'376 was always tough (to chase) but the bowlers fought throughout and that's something we can take to Indore. Hopefully, we can play some fear-free cricket to put India under pressure'
New Zealand stand-in-skipper Ross Taylor has said that his team was always playing the catch-up game after falling over 100 runs behind India in the first innings of the second Test, which the hosts won by 178 runs.
New Zealand were all out for 204 in their first innings in reply to India's 316. Eventually chasing 376 for victory, the visitors were bowled out for 197 in their second essay to hand the hosts an unassailable 2-0 lead in three-Test series.
"Any time you're 100 runs behind in first innings, even when you get early wickets in second innings, they are still 150 runs ahead and we knew it would be tough on that wicket," said Taylor at the post match press conference.
"In hindsight, it would have been nice to score a few more runs and if India were 3 for 40 and their lead wasn't as much, any time you are playing catch up from that far behind.
"There is a lot of what ifs, we could go through every session. At the end of the day we were beaten by a better side," he added.
New Zealand lost the second Test with a day to spare with seven of their batsmen getting out in the last session of the fourth day.
Describing the hot and humid condition of Kolkata as one of the toughest, Taylor said: "Definitely up with the hottest Test series I've been part of. A lot of their bowlers and batsmen were tired too. Pretty hot and humid. (Virat) Kohli says its cooler in Indore, so I'm happy."
Taylor said Wriddhiman Saha's gritty half-centuries in both innings pushed the Kiwis on to the back foot.
"Winning key moments was important. The way Saha came out in both innings when the game was in balance, those two 50s put us on the back foot," said Taylor about the Indian wicketkeeper's innings of 54 and 58.
Taylor, who stood in for Kane Williamson after the regular skipper got ill on the eve of the second Test, hoped his team play some fearless cricket in Indore.
"376 was always tough (to chase) but the bowlers fought throughout and that's something we can take to Indore. Hopefully, we can play some fear-free cricket to put India under pressure."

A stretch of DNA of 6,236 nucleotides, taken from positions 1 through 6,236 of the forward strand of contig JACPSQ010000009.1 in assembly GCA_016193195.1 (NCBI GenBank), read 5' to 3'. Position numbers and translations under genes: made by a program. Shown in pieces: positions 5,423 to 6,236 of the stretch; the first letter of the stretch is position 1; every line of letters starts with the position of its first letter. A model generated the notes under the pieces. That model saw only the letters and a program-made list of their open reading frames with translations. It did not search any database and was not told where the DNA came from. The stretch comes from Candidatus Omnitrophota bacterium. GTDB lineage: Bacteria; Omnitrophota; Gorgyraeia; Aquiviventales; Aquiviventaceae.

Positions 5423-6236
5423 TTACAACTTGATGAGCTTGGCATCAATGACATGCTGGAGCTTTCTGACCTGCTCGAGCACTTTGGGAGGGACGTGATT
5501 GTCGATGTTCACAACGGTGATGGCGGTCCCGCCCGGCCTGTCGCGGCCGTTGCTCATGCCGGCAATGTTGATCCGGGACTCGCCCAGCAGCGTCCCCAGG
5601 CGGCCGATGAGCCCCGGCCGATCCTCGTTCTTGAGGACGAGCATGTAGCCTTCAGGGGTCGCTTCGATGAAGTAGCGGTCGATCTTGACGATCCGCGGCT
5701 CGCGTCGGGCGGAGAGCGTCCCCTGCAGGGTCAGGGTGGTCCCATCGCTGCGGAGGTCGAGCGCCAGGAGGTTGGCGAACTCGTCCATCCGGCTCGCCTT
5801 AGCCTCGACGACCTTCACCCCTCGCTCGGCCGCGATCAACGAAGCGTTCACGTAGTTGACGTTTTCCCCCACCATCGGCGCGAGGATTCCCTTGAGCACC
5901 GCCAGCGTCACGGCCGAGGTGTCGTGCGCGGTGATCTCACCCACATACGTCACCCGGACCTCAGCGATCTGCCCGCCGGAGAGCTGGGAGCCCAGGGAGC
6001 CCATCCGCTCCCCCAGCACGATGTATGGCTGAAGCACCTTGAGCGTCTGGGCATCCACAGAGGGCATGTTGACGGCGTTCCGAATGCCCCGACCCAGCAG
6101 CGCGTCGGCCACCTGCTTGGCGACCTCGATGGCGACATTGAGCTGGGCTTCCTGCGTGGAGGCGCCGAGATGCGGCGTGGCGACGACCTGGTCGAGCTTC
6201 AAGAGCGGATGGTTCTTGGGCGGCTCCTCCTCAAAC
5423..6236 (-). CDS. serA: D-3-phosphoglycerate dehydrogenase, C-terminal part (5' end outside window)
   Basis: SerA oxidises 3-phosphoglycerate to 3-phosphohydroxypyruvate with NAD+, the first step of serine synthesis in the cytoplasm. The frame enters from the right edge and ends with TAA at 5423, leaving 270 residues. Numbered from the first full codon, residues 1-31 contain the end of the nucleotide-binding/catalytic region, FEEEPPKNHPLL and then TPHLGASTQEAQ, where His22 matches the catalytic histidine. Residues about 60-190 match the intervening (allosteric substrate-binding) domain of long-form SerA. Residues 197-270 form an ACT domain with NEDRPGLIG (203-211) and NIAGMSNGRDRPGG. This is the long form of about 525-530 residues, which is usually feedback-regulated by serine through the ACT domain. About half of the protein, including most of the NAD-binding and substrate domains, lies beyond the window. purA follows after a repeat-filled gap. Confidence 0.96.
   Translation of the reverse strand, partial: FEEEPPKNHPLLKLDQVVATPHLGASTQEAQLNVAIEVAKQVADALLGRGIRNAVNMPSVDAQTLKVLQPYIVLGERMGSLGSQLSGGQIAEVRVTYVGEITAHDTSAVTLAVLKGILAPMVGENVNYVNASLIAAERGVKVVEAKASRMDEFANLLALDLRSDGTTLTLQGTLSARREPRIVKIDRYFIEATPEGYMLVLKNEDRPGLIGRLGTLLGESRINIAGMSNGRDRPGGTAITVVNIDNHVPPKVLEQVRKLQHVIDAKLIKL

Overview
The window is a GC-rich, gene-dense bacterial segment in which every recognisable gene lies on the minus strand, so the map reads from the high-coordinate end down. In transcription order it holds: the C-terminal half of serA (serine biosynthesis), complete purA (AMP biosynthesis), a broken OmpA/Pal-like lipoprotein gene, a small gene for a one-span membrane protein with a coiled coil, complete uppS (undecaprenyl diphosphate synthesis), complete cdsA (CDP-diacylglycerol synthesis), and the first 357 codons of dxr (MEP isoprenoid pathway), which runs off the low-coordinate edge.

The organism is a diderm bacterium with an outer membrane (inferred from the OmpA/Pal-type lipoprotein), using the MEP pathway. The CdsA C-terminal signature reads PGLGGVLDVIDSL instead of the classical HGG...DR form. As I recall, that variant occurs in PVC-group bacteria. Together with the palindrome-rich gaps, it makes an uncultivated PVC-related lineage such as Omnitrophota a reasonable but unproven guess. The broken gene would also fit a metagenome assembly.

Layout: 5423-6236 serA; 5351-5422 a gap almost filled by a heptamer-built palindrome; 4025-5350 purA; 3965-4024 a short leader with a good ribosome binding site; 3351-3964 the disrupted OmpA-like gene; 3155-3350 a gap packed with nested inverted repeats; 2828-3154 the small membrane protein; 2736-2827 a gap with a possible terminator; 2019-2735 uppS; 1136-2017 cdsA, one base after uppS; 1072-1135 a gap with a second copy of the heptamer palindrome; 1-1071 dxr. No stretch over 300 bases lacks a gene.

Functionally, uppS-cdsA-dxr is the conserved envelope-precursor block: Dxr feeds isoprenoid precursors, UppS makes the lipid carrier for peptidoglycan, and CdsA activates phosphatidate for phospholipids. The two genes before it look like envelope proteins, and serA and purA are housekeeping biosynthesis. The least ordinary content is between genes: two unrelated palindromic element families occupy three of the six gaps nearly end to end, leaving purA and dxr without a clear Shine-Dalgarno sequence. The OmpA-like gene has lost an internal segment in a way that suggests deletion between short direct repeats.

Taylor said their pace attack was definitely a positive point and added that the spinners (Mitchell Santner and Jeetan Patel) performance was a welcome sign ahead of Indore Test.
"Jeets coming in wasn't easy after only being in the country for a day and a half. To bowl as well as he did in that first innings and score some valuable runs, we could have been even further behind the eight ball. Yes, we are disappointed, we've got to take the positives and hopefully we can play better in this next match."
Asked about the weakness in Indian team, Taylor said: "That is a tough question. I can't tell you because that is going to be in the next team meeting."
The Kiwis lost their second successive toss in the series and Taylor hoped that they get it right in the final Test.
"I thought I won the toss but it turned out to be a commemorative coin," he joked referring to the 250th silver coin that was given to him with the EdenGardens hosting the 250th Test on Indian soil.
"Then, I was told Kohli had won. Nice to bat first but don't think that would've had made too much difference. They put us under pressure at times and we weren't able to sustain it with the bat. A similar wicket would be good and hopefully Kane can win the toss," he said.
Taylor's personal batting too was disappointing as he scored 36 and four.
"Yes, you have standards and want to score in every game. Felt good in first innings, my feet were moving. Same today but missed one. Have to work hard and trust experience to get through first 20-30 balls and things get easier," he said.